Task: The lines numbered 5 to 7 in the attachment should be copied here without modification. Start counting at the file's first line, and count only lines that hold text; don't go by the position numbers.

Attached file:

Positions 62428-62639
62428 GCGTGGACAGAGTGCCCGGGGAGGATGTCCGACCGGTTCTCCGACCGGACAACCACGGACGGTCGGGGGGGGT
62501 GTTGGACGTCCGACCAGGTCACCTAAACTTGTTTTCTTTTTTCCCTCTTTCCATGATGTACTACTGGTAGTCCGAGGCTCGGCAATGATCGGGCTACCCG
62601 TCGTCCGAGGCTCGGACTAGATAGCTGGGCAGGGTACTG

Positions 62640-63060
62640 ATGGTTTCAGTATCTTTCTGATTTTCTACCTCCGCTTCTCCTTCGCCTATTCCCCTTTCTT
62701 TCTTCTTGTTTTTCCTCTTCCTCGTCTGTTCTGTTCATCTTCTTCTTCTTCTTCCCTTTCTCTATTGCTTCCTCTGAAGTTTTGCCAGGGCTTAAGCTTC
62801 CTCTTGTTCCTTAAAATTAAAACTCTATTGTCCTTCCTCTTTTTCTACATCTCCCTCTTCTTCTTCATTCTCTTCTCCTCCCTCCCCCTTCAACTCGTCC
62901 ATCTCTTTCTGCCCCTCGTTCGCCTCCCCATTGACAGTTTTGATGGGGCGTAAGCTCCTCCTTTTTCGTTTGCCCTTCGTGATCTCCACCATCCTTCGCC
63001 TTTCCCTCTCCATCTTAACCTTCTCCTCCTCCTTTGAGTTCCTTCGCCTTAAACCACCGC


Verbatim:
Positions 62640-63060
62640 ATGGTTTCAGTATCTTTCTGATTTTCTACCTCCGCTTCTCCTTCGCCTATTCCCCTTTCTT
62701 TCTTCTTGTTTTTCCTCTTCCTCGTCTGTTCTGTTCATCTTCTTCTTCTTCTTCCCTTTCTCTATTGCTTCCTCTGAAGTTTTGCCAGGGCTTAAGCTTC